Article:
Farmers Celebrate First Harvest of Improved Rice Variety Under the EU-funded DeSIRA Integrated Rice-Fish Farming System Project
GBORFELLEH, Margibi County – Even though many of Liberia’s population are involved in farming, agriculture productivity remains low. As a result, the country imports major commodities in order to feed its growing population. For instance, rice, the country’s staple food, is imported too. On average, the country imports 300,000 metric tons of rice annually, costing an estimated US$ 200 million.
Nonetheless, the EU-funded DeSIRA Integrated Rice-Fish Farming System (IRFFS) project, is helping rice farmers increase their production and their income. This is done through the introduction of an integrated rice-fish farming system.
The IRFFS project aims to improve food and nutrition security by transforming low-yielding, climate-risky traditional rice-fish production systems into more climate-resilient, high-yielding, resource-use-efficient systems in Liberia.
The three years (2020-2023) project is implemented by AfricRice, WorldFish in collaborating with the Ministry of Agriculture (MoA), Central Agricultural Research Institute (CARI), and the National Fisheries and Aquaculture Authority (NaFAA).
And the integrated rice-fish farming system is practiced in the project’s five implementing counties, Gbarpolu, Grand Gedeh, Maryland, Margibi, and River Gee Counties.
Farmers practicing this farming system grow rice and fish together in ponds. The integrated rice-fish farming system efficiently utilizes the land, and it is a low-risk technology. Also, it saves farmers’ time and increases their income.
In Margibi County, the IRFFS project’s innovative intervention is already yielding results. The Gborfelleh Farmers Association (GFA), a group comprising 18 farmers, has celebrated their first harvest of the Nerica-L19 rice variety.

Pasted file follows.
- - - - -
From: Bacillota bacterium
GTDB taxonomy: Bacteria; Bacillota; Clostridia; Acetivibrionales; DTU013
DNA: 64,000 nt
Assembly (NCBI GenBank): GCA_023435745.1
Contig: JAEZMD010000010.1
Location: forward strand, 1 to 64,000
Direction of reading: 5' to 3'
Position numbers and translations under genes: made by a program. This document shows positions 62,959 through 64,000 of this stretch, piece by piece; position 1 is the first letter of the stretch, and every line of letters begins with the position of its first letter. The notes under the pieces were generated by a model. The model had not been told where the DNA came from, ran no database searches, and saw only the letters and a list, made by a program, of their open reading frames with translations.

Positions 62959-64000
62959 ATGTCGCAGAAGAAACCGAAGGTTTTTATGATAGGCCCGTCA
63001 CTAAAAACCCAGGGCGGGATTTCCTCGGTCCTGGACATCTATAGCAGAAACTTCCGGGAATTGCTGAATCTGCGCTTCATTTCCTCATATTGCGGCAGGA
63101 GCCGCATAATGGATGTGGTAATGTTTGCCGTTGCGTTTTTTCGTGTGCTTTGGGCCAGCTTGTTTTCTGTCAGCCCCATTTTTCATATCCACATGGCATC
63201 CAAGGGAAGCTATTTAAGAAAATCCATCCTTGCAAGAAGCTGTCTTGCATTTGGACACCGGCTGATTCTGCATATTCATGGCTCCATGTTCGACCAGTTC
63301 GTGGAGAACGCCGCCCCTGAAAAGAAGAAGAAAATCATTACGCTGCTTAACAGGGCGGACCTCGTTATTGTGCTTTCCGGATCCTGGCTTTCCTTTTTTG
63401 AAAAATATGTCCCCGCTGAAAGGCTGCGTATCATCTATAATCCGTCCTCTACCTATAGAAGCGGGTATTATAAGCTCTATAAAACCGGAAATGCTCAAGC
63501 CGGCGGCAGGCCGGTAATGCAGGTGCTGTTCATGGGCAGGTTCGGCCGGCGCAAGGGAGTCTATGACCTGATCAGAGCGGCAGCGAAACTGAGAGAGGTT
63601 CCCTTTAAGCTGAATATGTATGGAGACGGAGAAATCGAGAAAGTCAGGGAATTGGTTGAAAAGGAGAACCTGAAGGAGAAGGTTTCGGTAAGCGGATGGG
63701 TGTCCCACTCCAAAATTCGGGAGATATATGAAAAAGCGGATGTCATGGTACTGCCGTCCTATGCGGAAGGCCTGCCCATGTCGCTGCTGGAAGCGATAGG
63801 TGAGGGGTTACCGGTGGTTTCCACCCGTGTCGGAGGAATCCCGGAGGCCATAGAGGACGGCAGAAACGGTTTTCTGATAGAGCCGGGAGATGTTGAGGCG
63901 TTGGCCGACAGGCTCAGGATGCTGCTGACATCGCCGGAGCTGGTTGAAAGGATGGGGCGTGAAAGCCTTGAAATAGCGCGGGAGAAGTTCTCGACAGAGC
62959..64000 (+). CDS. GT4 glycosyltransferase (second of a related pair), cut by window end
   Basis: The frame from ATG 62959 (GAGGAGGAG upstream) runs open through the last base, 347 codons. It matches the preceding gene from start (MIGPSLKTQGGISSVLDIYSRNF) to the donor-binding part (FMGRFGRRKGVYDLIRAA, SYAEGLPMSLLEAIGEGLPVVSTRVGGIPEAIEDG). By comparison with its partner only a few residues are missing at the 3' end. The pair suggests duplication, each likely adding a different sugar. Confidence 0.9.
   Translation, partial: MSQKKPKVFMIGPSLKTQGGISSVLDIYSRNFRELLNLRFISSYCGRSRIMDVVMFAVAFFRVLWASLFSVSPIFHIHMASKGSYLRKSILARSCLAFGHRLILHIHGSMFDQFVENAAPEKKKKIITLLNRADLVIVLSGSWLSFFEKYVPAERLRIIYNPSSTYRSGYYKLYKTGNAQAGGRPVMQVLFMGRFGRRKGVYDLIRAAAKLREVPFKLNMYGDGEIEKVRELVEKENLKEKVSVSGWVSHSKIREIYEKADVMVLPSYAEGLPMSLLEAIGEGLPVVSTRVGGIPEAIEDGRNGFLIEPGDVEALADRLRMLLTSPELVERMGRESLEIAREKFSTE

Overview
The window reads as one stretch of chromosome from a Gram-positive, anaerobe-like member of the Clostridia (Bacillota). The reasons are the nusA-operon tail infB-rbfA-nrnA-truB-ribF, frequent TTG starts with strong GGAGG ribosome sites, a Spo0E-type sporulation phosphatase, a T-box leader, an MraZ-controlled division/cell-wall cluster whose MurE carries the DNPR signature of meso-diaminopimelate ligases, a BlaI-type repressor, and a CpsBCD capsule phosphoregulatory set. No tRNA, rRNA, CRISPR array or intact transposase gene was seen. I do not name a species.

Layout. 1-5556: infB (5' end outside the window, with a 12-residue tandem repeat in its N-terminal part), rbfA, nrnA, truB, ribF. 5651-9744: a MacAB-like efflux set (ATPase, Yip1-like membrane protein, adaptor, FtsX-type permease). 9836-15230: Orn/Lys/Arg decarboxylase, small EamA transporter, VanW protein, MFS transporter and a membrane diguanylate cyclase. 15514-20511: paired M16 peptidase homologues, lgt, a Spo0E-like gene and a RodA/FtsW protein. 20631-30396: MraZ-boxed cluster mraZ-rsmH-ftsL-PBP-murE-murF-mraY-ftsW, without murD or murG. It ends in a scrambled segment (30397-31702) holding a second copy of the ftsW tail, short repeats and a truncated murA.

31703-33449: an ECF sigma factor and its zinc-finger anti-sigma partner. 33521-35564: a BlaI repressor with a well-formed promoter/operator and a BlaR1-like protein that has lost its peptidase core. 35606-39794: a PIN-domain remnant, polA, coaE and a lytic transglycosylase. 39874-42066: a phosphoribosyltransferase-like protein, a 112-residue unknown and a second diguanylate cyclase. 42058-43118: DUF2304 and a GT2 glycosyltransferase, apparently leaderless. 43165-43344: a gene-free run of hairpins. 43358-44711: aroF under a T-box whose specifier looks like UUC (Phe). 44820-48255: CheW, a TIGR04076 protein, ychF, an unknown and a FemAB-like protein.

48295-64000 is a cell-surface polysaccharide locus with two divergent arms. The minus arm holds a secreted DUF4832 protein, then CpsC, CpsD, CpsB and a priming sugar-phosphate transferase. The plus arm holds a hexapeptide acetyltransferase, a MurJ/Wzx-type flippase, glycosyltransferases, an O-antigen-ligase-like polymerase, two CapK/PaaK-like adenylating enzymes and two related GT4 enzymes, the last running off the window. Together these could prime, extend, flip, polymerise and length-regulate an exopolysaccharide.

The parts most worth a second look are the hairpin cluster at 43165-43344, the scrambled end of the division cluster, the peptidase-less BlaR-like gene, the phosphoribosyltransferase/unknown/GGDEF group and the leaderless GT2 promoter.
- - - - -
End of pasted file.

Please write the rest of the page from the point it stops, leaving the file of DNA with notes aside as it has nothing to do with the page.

On Tuesday, October 26, 2021, the group harvested 0.25 acres of the improved rice variety. The group celebrated the harvest on their farm in Gborfelleh, Margibi County. The celebration was graced by friends and officials of AfricaRice.
Liberian rice farmers face many challenges that have kept their production low over the years. Causes of low production in the rice sector have been linked to the lack of basic farm inputs, a weak extension delivery system, and the lack of incentives to encourage production beyond the subsistence level.
Agriculture is the primary source of income for approximately 80 percent of Liberia’s population, according to the Liberia Institute of Statistics and Geo-Information Services (LIGIS).
Partial view of integrated rice-fish ponds at the GFA’s farm in Gborfelleh Margibi County (Photo Credit: George A. Harris)
But through the IRFFS project, the Gborfelleh Farmers Association, and other farmers have received improved tilapia fingerlings and the Nerica-L19 rice seeds as part of efforts to encourage them to produce beyond subsistence level.
The improved rice variety has a three-month growing period, plus the prospect of increased yields from 2tons/hectares to about 4-5/hectares in the lowlands. Also, the Nile-tilapia matures within 5month and can grow up to 60cm. The improved tilapia, when matured, weighs 5kg on average.
The Lead-farmer of the group, Augustine Moore considered the integrated rice-fish farming system a new beginning for his team.
“We were into shifting cultivation, and we harvested just once in the year. But with this improved variety taking only three months to mature, we can harvest rice more than three times a year. If you look at it, the addition of [aquaculture] to rice farming is the way to go for us because we will get money by farming all two.
“This is what that I called, ‘taking farmers out of poverty.’ We don’t have to move from one plot to another anymore. I really don’t see that happening because we now have [multiple] sources of income. We have the rice, the fish and also the vegetable. When we are talking about sustainable farming practices for farmers, this is it,” said Moore.
Also, AfricaRice Country Representative in Liberia, Dr. Inoussa Akintayo praised the group for the progress, but with a caveat, noting that the onus is upon them to ensure that this new model of farming is sustained.